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Depletion of myocardial glucose is observed during endotoxemic but not hemorrhagic shock in a porcine model.

Chew MS, Shekar K, Brand BA, Norin C, Barnett AG - Crit Care (2013)

Bottom Line: Skeletal muscle MD was also performed in all three groups.Marked decreases in myocardial glucose were observed in the E group but not in the H group compared to controls (mean difference (CI) in mmol/L: C versus E -1.5(-2.2 to -0.8), P <0.001; H versus E -1.1(-1.8 to -0.4), P = 0.004; C versus H -0.4(-1.1 to 0.3), P = 0.282).Endotoxemia, but not hemorrhage, induces a rapid decrease of myocardial glucose levels.

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ABSTRACT

Introduction: Metabolic dysfunction is one of the hallmarks of sepsis yet little is known about local changes in key organs such as the heart. The aim of this study was to compare myocardial metabolic changes by direct measurements of substrates, such as glucose, lactate and pyruvate, using microdialysis (MD) in in-vivo porcine endotoxemic and hemorrhagic shock. To assess whether these changes were specific to the heart, we simultaneously investigated substrate levels in skeletal muscle.

Methods: Twenty-six female pigs were randomized to three groups: control (C) n = 8, endotoxemic shock (E) n = 9 and hemorrhagic shock (H) n = 9. Interstitial myocardial pyruvate, lactate and glucose were measured using MD. Skeletal muscle MD was also performed in all three groups.

Results: Marked decreases in myocardial glucose were observed in the E group but not in the H group compared to controls (mean difference (CI) in mmol/L: C versus E -1.5(-2.2 to -0.8), P <0.001; H versus E -1.1(-1.8 to -0.4), P = 0.004; C versus H -0.4(-1.1 to 0.3), P = 0.282). Up to four-fold increases in myocardial pyruvate and three-fold increases in lactate were seen in both shock groups with no differences between the two types of shock. There was no evidence of myocardial anaerobic metabolism, with normal lactate:pyruvate (L:P) ratios seen in all animals regardless of the type of shock.

Conclusions: Endotoxemia, but not hemorrhage, induces a rapid decrease of myocardial glucose levels. Despite the decrease in glucose, myocardial lactate and pyruvate concentrations were elevated and not different than in hemorrhagic shock. In skeletal muscle, substrate patterns during endotoxemic shock mimicked those seen in myocardium. During hemorrhagic shock the skeletal muscle response was characterized by a lack of increase in pyruvate and higher L:P ratios. Hence, metabolic patterns in the myocardium during endotoxemic shock are different than those seen during hemorrhagic shock. Skeletal muscle and myocardium displayed similar substrate patterns during endotoxemic shock but differed during hemorrhagic shock.

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A) Myocardial and B) skeletal muscle glucose concentrations. t0 refers to baseline measurements prior to induction of endotoxemic or hemorrhagic shock. Significant decreases over time were seen in the myocardium during endotoxemic but not hemorrhagic shock compared to controls (P <0.001). There was a similar decrease in skeletal muscle during endotoxemic shock (P = 0.007) but not during hemorrhagic shock. Significant differences for individual time points are marked * for C versus H, + for C versus E, x for H versus E. C, control group; E, endotoxemic group; H, hemorrhagic group.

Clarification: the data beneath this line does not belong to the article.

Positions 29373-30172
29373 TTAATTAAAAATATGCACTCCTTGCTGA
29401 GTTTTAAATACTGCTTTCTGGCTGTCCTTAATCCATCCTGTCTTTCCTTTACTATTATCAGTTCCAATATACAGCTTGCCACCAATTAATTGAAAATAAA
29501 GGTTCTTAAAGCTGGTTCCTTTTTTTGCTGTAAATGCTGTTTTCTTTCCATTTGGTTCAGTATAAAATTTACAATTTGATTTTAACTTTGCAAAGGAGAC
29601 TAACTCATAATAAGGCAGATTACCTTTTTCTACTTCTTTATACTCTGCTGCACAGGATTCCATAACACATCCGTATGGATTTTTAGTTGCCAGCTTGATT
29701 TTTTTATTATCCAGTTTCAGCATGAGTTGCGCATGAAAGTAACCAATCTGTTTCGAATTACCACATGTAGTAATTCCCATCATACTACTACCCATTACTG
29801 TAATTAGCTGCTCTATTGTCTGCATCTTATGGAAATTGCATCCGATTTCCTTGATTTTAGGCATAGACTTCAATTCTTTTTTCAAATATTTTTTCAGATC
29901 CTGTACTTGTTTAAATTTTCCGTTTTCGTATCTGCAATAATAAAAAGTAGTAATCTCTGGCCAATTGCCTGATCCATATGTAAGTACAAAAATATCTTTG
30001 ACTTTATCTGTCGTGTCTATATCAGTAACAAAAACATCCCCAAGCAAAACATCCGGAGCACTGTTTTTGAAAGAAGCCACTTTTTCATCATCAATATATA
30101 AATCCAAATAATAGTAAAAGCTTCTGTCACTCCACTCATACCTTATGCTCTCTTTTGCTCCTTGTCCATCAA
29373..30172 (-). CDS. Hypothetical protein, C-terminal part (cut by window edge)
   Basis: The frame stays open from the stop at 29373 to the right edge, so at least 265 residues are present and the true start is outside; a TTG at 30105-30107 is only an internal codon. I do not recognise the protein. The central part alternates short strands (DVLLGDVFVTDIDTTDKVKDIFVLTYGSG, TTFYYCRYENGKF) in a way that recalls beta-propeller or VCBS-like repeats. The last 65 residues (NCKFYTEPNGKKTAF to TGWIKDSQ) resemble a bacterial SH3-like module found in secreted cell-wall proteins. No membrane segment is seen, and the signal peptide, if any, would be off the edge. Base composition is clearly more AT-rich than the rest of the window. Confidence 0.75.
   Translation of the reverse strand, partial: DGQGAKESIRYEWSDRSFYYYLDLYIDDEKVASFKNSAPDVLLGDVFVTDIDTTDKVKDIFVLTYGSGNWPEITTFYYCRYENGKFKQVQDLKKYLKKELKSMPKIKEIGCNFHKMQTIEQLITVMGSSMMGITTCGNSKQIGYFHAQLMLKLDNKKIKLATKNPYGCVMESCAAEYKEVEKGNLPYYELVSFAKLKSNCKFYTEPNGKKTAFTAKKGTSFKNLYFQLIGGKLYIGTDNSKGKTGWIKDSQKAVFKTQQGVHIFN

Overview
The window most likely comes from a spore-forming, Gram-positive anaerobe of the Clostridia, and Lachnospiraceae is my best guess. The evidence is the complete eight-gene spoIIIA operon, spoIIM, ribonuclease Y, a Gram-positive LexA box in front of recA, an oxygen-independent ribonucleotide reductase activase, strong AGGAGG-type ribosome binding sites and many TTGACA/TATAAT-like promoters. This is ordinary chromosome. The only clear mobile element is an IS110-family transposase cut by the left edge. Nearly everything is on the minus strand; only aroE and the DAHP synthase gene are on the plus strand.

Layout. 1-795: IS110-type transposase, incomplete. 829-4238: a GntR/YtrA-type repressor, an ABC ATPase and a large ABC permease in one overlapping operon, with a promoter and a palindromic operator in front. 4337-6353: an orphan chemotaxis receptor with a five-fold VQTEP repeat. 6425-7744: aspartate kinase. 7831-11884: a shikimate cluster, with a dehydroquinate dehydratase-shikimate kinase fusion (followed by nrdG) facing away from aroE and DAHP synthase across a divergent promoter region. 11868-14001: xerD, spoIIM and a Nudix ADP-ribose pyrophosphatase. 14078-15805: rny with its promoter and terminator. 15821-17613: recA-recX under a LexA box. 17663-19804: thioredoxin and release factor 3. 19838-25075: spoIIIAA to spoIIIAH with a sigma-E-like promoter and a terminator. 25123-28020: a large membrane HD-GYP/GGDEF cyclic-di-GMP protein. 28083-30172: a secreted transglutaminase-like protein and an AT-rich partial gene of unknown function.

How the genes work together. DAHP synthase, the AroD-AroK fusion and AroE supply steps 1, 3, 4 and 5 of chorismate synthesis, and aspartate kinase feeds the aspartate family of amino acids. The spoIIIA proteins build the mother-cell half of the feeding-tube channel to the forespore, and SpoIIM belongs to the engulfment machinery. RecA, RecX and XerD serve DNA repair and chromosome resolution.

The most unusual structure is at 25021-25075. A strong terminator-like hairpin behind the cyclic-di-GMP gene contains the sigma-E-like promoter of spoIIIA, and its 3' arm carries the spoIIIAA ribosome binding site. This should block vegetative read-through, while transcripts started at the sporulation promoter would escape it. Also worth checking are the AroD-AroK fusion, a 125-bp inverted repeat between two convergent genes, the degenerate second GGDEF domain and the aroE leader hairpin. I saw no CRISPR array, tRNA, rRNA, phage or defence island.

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Figure 1: A) Myocardial and B) skeletal muscle glucose concentrations. t0 refers to baseline measurements prior to induction of endotoxemic or hemorrhagic shock. Significant decreases over time were seen in the myocardium during endotoxemic but not hemorrhagic shock compared to controls (P <0.001). There was a similar decrease in skeletal muscle during endotoxemic shock (P = 0.007) but not during hemorrhagic shock. Significant differences for individual time points are marked * for C versus H, + for C versus E, x for H versus E. C, control group; E, endotoxemic group; H, hemorrhagic group.

Mentions: Marked decreases in myocardial glucose were observed in the E group towards the end of the study period (nadir 0.6 (0.5 to 0.8) mmol/L, P <0.001 compared to baseline) whereas they remained relatively stable in the H group (Figure 1a). There were significant mean differences between C versus E (P <0.001) and H versus E groups (P = 0.004). Post-hoc analysis revealed significant differences between C and E animals and between H and E animals from t3 onwards. No difference was seen for the C versus H group. Increases in myocardial pyruvate were seen in all animals, with four-fold increases observed in H and E shock groups (Figure 2a). There were significant mean differences between the C and E groups (P <0.001) and between the C and H groups (P <0.001) but not between the H and E animals. Myocardial lactate levels also increased in both shock groups (Figure 3a). Significant mean differences were seen between the C and E groups (P = 0.032) and between the C and H groups (P = 0.016). There were no differences between the E and H groups. The myocardial-A-lac gradient was significantly increased in the E compared to the H group (mean difference H versus E 0.7 (CI 0 to 1.3) mmol/L, P = 0.04) but was not significantly different from the C group (mean difference C versus E -0.3 (CI -1.0 to 0.3) mmol/L, P = 0.299). The L:P ratio over time decreased significantly in all animals, indicating no evidence of myocardial anaerobic metabolism (Figure 4a).